As has been reported for older populations, the presence of chronic conditions increases the costs of healthcare for working-age adults, not just for a single year but over longer time frames. Patients with many selected chronic conditions have high mean costs, and those with high costs often have multiple problems. The mean costs increase steadily with the addition of each chronic condition from 0 to 4, with greater cost increases for 5 or more chronic conditions. The number of chronic conditions increases the probability of persisting in high-cost categories.
Patients with multiple chronic conditions pose a complex set of problems. Among these are disruptions in continuity of care when patients transfer between primary care and specialty providers.8-13 Adherence to clinical care guidelines across multiple chronic conditions is also problematic, as most guidelines do not apply to multiple chronic conditions.14-17 Disorganized or uncoordinated care of complex patients is costly. Duplication of tests and services,18 breakdown of communication in the referral process,11,19 readmissions that could have been prevented with coordinated care,20 and medical errors or forgoing of medical care are costly and potentially fatal.
Comparison With Other Studies
Anderson21 reported that up to 88% of the population 65 years and older had 1 or more medical chronic conditions, with up to 78% of total healthcare expenses going toward treating individuals with chronic conditions in 2004, and,Wolff et al22 found that 82% of Medicare-eligible patients had chronic conditions and 65% had multiple chronic conditions in 1999. This is comparable to our finding that 75.3% of adults aged 18 to 64 years have a chronic condition and that these individuals consume 93.1% of total healthcare expenses. Multiple chronic conditions were seen among 54.3% of our cohort. The differences could be due to age but also may reflect better health among employed individuals with insurance coverage. A steady increase in healthcare costs among individuals with additional chronic conditions was also reported by Wolff et al.22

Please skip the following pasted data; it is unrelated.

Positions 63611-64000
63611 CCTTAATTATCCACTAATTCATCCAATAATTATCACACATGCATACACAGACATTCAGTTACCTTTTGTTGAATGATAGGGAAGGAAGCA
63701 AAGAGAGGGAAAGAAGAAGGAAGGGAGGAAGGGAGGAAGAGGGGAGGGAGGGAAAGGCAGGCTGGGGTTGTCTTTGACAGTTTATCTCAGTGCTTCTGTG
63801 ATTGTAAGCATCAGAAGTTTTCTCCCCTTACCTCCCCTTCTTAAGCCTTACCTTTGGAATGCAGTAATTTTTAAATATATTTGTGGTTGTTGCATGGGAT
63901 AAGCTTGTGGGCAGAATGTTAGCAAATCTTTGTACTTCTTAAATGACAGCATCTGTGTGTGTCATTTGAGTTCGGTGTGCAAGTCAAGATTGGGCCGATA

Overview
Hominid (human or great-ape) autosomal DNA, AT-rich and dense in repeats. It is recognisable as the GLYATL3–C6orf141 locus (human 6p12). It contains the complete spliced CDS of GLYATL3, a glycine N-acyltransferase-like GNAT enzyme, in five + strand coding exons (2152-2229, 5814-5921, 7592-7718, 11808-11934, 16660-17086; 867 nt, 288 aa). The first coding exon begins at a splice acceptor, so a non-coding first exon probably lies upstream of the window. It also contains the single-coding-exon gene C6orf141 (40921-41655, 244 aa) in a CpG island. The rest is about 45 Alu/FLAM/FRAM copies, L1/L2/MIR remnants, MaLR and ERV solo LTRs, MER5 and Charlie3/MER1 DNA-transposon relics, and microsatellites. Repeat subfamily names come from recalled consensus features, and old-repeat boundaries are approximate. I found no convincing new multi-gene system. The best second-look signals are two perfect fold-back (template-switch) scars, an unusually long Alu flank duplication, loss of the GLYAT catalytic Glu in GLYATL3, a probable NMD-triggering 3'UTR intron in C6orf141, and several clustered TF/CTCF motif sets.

Herein, the highest-cost patients with multiple chronic conditions consistently were in high-cost categories across the 4-year time line. This is in agreement with a 3-year study23 among Medicaid patients that found similar persistence of beneficiaries in high-cost categories.
Limitations and Strengths of the Study
The generalizability of our results may be limited by the fact that we studied employees and dependents of a single healthcare system in the Midwest. Furthermore, our results are based on a population with continuous insurance coverage for multiple years. The rich employer-based medical, disability, and retirement benefits may have led to higher retention among individuals with multiple chronic conditions covered by our health plan compared with working-age adults covered by similar plans. We found that 75.3% of health plan enrollees who were continuously eligible for 4 years had at least 1 chronic condition, while 37.9% had 3 or more chronic conditions. Paez and colleagues24 found that 45.3% of respondents aged 18 to 64 years had at least 1 chronic disease, while 12.0% had 3 or more chronic conditions in the 2005 Medical Expenditure Panel Survey data. Although our study and their study were based on the classification of chronic conditions by Hwang et al,1 there are important differences between the 2 studies in how chronic conditionsare identified (claims data vs self-report) and in what the time frame of interest was (4-year longitudinal vs cross-sectional). These observations are balanced by the fact that our study was based on 4 years of longitudinal assessment of a non-Medicare population. We were able to study a large cohort among a stable employee with uniform insurance coverage, primarily served by an integrated provider group with shared medical records and a common database. We do not believe that characteristics of the healthcare system would bias the concentration or persistence over time of higher costs among individuals with more chronic conditions.